Richard Heitzenrater: “An Exact Likeness: The Portraits of John Wesley” (Abingdon Press)
Richard Heitzenrater, a professor emeritus of church history and Wesley studies at Duke Divinity School, examines the main portraits of the Christian theologian, looking at them within the three main categories that developed over the years: Oxford don, Methodist preacher and notable person.
Beth Holmgren, co-editor: “Transgressive Women in Modern Russian and East European Cultures: From the Bad to the Blasphemous” (Routledge Press)
Beth Holmgren, professor of Polish and Russian literatures and cultures in the Department of Slavic and Eurasian Studies, edits essays examining what constitutes bad social and political behavior for women in Russia, Poland and the Balkans, and how and to what effect female performers, activists, and fictional characters have indulged in such behavior.
William A. Johnson: “The Essential Herodotus: Translation, Introduction and Annotations” (Oxford University Press)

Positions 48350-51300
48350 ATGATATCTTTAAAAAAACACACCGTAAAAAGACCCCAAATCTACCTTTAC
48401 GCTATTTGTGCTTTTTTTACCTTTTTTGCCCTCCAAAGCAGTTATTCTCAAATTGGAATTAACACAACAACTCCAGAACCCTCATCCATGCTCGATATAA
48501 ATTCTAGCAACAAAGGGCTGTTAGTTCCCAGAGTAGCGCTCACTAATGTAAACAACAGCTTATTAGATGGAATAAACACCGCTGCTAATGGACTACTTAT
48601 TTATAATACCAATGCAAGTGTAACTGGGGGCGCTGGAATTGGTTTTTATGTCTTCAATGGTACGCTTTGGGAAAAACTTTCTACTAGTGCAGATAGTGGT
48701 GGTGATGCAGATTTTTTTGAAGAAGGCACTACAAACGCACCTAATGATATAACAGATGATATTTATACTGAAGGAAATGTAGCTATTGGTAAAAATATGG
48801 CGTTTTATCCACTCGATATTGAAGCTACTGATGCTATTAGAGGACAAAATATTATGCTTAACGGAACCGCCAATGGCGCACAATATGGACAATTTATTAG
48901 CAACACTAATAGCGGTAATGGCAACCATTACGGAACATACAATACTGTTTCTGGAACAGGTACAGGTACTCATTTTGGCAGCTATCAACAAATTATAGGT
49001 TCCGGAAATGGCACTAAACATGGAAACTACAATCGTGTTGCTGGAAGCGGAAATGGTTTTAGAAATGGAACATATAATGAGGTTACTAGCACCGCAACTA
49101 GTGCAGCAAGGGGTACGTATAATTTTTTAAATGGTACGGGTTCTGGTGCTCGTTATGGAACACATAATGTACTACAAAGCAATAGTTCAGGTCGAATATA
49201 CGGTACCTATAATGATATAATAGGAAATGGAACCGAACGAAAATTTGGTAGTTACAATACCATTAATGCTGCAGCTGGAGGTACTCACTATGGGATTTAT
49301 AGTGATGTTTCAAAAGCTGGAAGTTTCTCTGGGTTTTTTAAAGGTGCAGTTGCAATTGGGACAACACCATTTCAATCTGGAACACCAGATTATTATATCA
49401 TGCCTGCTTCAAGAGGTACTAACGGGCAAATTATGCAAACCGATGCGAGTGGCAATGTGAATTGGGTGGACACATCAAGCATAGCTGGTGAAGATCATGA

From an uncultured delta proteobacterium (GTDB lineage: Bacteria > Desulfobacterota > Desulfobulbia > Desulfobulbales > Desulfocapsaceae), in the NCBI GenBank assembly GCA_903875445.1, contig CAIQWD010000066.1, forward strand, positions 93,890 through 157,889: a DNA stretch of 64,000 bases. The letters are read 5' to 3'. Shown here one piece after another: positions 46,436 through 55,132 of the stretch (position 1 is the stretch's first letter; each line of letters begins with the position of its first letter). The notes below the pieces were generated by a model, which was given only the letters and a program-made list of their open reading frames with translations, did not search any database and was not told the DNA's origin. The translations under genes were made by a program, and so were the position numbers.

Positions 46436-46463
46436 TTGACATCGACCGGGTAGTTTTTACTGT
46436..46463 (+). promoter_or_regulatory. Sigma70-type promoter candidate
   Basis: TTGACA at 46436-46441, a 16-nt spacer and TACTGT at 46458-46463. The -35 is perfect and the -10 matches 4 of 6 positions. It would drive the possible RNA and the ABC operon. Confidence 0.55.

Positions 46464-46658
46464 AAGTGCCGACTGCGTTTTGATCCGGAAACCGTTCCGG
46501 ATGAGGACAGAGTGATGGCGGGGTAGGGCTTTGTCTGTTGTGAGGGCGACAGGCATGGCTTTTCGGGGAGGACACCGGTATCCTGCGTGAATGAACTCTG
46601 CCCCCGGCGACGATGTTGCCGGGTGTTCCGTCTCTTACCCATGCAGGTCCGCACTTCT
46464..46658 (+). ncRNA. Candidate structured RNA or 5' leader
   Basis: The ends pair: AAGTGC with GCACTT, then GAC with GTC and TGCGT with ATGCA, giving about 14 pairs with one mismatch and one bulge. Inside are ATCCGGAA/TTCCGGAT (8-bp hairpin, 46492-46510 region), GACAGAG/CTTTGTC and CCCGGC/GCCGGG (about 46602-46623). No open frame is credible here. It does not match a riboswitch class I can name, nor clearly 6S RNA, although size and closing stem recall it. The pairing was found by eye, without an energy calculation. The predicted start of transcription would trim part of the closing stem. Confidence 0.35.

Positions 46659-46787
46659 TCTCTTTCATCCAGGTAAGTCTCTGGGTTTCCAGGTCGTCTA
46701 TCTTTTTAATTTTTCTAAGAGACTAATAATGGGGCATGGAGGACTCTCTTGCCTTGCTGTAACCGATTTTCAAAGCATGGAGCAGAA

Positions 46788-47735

In this new assessment of the writings of the West's first historian, classical studies professor William Johnson combines balanced selections of Herodotus’ work with succinct commentary and notes. The first collection of its kind, this volume presents Herodotus' well-known writings on politics and war alongside his research on folk traditions, foreign cultures and natural wonders.
Judith Kelley: “Scorecard Diplomacy: Grading States to Influence Their Reputation and Behavior” (Cambridge University Press, forthcoming in April)
What can the international community do when countries would rather ignore a thorny problem? Sanford School of Public Policy professor Judith Kelley’s forthcoming book “Scorecard Diplomacy” shows that, despite lacking traditional force, public grades are potent symbols that can evoke countries' concerns about their reputations and motivate them to address the problem. Kelley presents the first in-depth examination of U.S. foreign policy on human trafficking.